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Community Briefs

by Jewish Journal Staff

October 10, 2002 | 8:00 pm

Glendale Discusses Future of Swastika Lampposts

The green cast-iron lampposts that light the streets of Glendale illuminate a controversy that will not go away. All 930 of the street lights are decorated at their bases with a band made up of swastikas. The swastikas on the lampposts are level and face counterclockwise. The swastika used by the Nazis is slanted and clockwise.

The swastika as used on the Glendale lampposts has been used as a good luck symbol in Asian and Native American cultures for millennia, and the lampposts themselves, installed between 1924 and 1926, pre-date the rise of the Nazi Party in Germany.

The issue of removing or covering up the swastikas has been raised numerous times in Glendale, and on Oct. 1 the Glendale City Council again took up consideration of the matter. At the suggestion of Mayor Rafi Manoukian, the council discussed options including replacing the lampposts, which would cost nearly $3 million. The council also discussed covering up the band of swastikas. But historical preservationists argued against changing the ornate, nearly 80-year-old lampposts. In the end, the city council decided to continue the educational approach the city has taken in the past, responding to complaints with information about the long history of the swastika symbol.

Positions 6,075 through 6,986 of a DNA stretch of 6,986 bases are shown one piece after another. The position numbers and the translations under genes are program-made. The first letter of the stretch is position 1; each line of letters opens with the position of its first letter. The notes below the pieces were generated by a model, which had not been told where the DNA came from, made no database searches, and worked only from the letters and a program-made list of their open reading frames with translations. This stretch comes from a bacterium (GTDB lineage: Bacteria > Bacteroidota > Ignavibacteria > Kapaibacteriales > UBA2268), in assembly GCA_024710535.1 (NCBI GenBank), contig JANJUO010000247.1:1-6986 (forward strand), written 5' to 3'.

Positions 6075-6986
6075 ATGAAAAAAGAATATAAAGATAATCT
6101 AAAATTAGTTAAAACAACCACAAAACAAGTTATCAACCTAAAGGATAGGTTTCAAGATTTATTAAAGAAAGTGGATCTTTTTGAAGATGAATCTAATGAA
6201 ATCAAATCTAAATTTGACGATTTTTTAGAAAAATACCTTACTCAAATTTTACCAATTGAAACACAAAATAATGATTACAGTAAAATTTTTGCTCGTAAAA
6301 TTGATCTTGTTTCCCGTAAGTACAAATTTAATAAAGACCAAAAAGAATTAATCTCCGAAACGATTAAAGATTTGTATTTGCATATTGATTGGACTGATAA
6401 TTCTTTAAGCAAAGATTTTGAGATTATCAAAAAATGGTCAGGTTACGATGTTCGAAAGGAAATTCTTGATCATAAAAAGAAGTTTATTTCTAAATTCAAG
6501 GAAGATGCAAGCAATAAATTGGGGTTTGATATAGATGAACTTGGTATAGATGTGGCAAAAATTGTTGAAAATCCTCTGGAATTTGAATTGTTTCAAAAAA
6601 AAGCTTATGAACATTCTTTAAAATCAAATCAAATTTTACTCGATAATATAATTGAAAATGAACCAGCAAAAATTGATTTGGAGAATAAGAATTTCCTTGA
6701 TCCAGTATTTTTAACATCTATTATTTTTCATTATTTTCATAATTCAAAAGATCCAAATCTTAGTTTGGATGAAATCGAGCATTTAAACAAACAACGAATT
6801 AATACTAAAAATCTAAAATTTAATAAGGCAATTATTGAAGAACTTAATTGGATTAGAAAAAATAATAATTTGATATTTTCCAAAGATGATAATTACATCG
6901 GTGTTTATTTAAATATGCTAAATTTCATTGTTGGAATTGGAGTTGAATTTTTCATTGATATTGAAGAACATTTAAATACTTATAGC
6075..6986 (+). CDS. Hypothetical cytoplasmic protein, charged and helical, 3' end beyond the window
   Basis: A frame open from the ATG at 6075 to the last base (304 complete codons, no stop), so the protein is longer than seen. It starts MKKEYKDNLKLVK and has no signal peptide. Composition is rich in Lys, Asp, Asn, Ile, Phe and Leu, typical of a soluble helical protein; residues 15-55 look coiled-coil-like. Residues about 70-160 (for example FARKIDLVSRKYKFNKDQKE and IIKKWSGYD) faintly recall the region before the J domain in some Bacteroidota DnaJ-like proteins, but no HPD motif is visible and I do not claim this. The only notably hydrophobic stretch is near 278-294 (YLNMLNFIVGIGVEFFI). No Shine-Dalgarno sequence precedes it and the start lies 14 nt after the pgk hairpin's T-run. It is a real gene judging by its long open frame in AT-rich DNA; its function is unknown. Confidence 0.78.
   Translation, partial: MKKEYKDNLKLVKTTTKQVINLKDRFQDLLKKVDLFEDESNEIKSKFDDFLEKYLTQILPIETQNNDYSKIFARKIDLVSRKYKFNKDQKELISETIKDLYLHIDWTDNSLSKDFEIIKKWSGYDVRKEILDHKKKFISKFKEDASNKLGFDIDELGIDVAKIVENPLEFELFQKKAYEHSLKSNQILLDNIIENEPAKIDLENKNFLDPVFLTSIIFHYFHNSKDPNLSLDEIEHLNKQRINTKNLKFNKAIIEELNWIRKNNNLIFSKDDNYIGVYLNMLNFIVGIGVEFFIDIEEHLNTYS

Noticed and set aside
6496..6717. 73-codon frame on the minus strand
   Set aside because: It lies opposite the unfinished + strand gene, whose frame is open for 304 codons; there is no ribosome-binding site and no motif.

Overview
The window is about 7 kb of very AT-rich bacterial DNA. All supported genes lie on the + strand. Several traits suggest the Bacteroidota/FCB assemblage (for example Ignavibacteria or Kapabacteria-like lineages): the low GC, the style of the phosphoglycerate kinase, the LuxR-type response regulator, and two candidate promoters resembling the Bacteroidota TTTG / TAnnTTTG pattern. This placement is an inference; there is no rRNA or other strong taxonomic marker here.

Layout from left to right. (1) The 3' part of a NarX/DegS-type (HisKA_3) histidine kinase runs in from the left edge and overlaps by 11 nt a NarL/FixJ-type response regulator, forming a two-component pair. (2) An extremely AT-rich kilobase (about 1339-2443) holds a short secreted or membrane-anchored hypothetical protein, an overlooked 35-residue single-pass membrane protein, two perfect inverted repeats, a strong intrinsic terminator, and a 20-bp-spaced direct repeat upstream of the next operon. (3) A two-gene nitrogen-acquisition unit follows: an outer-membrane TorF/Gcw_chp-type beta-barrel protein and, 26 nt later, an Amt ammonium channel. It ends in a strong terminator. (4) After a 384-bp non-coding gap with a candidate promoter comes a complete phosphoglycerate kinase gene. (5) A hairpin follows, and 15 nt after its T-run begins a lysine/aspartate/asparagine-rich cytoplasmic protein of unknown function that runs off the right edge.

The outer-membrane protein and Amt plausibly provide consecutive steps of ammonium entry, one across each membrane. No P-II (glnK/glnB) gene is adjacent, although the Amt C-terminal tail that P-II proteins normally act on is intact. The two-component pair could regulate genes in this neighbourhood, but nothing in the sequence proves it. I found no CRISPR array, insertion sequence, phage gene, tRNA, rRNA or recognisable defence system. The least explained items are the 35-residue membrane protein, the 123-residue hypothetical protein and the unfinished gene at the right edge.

As Glendale City Attorney Scott Howard wrote in his August 1995 report to the council on the subject: "With the exception of one individual, all those whom we have had contact regarding the issue, once educated, believe it is either a nonissue or completely understand that you do not, and cannot, eradicate history by tearing up ancient Navajo rugs, destroying Indian pottery, asking the Buddhists, Hindus or others to forego their cultural icon and removing all references to the symbol wherever it may appear, and in whatever form it might take."

Rabbi Jonathan Biatch, who came to Temple Sinai of Glendale in July of this year and had not before dealt with the matter of the lampposts, said, "The rabbinic reaction is one which takes the feelings of residents into consideration. If they [the lampposts] evoke pain in the citizens of the city, they [the City Council] need to take that pain into consideration,." Biatch added. "I would be in favor of any educational campaign that looks at the totality" of meanings of the swastika symbol.

-- Mike Levy, Staff Writer

Recluse Leaves Millions to IDF, Hadassah and Technion

Israel's military and two private institutions will share $5 million left by an apparently penniless recluse, despite counterclaims by the man's relatives in California and Israel.

Orange County Superior Court Judge James P. Gray ruled Monday that Simon Lechtuz was of sound mind when he bequeathed $1 million each to the Israeli army, navy and air force, as well as to the Technion-Israel Institute of Technology and to the Hadassah Medical Center.